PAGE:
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Thread: removal

  1. #1
    Guest
    I have a few questions that I'm hoping to get some information about.

    If you are married to a USC and you get deported how hard is it to file a wavier to be able to come back? Is it even possible?

    If you come into the country on the visa wavier and you overstay and you get married to a USC, is the AOS legal or not??

    Hopefully someone can help me....

  2. #2
    Guest
    I have a few questions that I'm hoping to get some information about.

    If you are married to a USC and you get deported how hard is it to file a wavier to be able to come back? Is it even possible?

    If you come into the country on the visa wavier and you overstay and you get married to a USC, is the AOS legal or not??

    Hopefully someone can help me....

  3. #3
    Guest
    Yes there is a waiver for deportation available, called the I-212 (there are other waivers for other purposes, so make sure that this is the only one you need). From what I understand about the I-212 it is not the most difficult waiver, but none of the waivers are particularly easy. You must prove hardship to the US citizen.

    If you come into the country on the visa waiver program and overstay it is the same as if you came in on a visa. Therefore, AOS is possible. Also, I may be wrong, but I believe that if you have overstayed a certain amount of time (i.e. over 180 days) you will need to file for a waiver as well. That waiver is the I-601. It is more difficult to process, and is also a hardship to the USC waiver, but is also possible.

    Good luck to you.

  4. #4
    Guest
    You don't have to file a a waiver if you overstay a VWP. Just don't leave the country or you will be subject to the 3/10 year bars.

  5. #5
    Guest
    Thanks for the info.

    My husband is a british citizen and he may be deported. I will be going to the UK with him if this happens. Is it harder to fight for him to come back to the US if I'm in the UK with him. All of my family lives here and he also has family here (a brother that's a USC).

    The issue with the visa waiver is that supposedly when you enter the US with this visa waiver you sign all of your rights away... seeing a judge, bond. My husband does not remember doing this but apparently he did. Do people actually realize that when they come in on this waiver program??? It seems to me that the law is that people that come into the country illegally have more rights than somebody that comes in on this visa waiver?????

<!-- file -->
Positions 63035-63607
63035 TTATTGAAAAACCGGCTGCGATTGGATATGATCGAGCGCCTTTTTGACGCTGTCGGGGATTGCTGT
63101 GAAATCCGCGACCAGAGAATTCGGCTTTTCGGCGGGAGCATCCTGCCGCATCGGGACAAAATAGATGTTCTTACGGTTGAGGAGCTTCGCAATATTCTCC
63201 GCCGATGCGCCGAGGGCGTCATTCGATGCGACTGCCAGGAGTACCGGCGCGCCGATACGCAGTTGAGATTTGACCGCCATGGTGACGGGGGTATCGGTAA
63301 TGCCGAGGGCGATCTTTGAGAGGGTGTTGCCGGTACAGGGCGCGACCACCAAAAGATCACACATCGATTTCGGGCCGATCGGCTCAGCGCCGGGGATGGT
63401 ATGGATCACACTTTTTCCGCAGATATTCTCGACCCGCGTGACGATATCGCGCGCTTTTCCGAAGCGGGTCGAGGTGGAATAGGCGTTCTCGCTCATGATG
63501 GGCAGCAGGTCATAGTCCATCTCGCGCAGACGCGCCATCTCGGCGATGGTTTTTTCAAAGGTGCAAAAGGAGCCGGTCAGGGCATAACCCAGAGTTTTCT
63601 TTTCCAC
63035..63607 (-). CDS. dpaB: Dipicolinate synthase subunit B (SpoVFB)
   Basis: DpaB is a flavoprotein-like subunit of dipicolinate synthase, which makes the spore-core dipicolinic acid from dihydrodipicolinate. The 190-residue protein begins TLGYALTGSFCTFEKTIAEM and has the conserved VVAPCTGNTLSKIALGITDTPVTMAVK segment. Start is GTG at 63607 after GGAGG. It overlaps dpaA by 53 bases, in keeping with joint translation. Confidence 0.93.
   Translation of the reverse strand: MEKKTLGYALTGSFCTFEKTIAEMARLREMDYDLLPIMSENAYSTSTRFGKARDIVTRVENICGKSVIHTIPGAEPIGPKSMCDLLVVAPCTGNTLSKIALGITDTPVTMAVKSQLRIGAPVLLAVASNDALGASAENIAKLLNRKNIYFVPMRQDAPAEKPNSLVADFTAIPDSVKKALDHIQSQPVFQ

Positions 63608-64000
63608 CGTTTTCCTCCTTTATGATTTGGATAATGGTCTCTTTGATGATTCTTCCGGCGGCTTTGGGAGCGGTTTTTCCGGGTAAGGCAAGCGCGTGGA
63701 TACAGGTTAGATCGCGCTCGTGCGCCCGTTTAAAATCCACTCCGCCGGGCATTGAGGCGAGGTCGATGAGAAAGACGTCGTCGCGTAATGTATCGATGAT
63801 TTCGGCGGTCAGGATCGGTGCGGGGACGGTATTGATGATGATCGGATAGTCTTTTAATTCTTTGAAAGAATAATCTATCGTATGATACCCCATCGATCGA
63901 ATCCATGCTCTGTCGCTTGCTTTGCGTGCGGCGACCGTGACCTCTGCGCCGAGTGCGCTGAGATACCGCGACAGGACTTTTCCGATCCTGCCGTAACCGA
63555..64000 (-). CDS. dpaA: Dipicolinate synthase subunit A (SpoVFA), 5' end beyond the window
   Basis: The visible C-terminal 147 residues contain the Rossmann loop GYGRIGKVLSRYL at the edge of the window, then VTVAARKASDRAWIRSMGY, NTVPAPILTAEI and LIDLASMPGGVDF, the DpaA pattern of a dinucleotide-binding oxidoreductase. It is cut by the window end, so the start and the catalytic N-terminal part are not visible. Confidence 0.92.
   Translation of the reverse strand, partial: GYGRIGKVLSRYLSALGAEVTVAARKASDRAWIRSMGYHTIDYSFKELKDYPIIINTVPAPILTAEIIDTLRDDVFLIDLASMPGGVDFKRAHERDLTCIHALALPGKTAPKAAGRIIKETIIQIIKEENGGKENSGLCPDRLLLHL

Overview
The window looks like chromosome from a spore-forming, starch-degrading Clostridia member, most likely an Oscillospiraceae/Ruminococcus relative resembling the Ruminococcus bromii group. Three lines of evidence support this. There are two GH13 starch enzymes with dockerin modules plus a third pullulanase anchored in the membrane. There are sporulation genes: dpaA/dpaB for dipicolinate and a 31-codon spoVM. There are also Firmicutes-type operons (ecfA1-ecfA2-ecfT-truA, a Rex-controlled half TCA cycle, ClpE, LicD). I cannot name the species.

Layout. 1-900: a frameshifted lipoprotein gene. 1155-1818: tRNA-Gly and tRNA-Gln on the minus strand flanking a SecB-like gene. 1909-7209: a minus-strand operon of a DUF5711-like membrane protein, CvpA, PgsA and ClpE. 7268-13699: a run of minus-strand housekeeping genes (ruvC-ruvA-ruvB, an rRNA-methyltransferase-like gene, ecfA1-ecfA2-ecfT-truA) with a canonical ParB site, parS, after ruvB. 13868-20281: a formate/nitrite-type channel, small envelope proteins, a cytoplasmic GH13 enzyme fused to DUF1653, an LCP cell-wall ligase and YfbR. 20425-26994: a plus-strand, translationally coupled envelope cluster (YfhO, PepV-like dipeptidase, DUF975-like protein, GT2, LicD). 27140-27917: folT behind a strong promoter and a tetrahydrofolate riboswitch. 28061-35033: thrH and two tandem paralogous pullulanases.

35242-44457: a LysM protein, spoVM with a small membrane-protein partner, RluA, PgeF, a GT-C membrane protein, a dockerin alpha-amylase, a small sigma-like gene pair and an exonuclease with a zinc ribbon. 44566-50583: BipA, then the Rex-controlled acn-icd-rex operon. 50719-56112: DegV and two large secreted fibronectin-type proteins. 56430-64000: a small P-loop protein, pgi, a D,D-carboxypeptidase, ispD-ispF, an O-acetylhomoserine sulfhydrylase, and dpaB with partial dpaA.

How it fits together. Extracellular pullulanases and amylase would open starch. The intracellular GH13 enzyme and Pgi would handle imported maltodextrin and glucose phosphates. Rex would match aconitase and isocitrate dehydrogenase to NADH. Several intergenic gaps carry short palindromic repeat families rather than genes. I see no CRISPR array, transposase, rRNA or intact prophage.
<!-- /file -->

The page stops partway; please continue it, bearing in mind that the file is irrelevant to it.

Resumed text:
6. #6
    Guest
    That's the deal with the VWP, you have no rights as far as seeing a judge.

    Why is he being deported? Is it because he overstayed and got caught?

  7. #7
    Guest
    He was working before he was authorized. Crazy I know, but it's hard to survive. Our papers for I-485/I-130 were filed in June of 2003. Now that he is in custody, they are making a bigger deal about the overstay than anything. When we filed we went to a lawyer to find out if he had to go back to London and file or if he could stay and file. The were told the AOS would cover it and he could stay here, but now I'm not so sure this was the right thing. I'm actually realizing that I don't know if there is a right way to do anything accord to the INS.

  8. #8
    Guest
    The overstay is pardonned. When was he arrested? before, after you filed?
    Did he work before filing or after but before getting the EAD?


    If it's before you filed, then that's normal but I would get a lawyer and see what you can do.

    If it's after, something is fishy with your case, I would call a lawyer.

  9. #9
    Guest
    One thing I have learned is to check everything several times. Call the INS a few times, talk to a couple different lawyers. Usually the answer that you receive the most frequently is the most correct answer.

    What type of removal proceedings is he in? How long has he been in custody and how long do you think he will stay in custody?

    The I-601 waiver can be applied for overseas, and if all of your family is here, then that can be at least somewhat helpful.

  10. #10
    Guest
    I do have a lawyer. I have had a lawyer from the time we filed our papers in June 02. He was working before and during the time he received his work authorization. He was in the process of starting a job with his work authorization. He was picked up in Jan. He has no rights because he came in on the visa waiver. I don't know. I'm confused, and so aren't a lot of people that I talk with.

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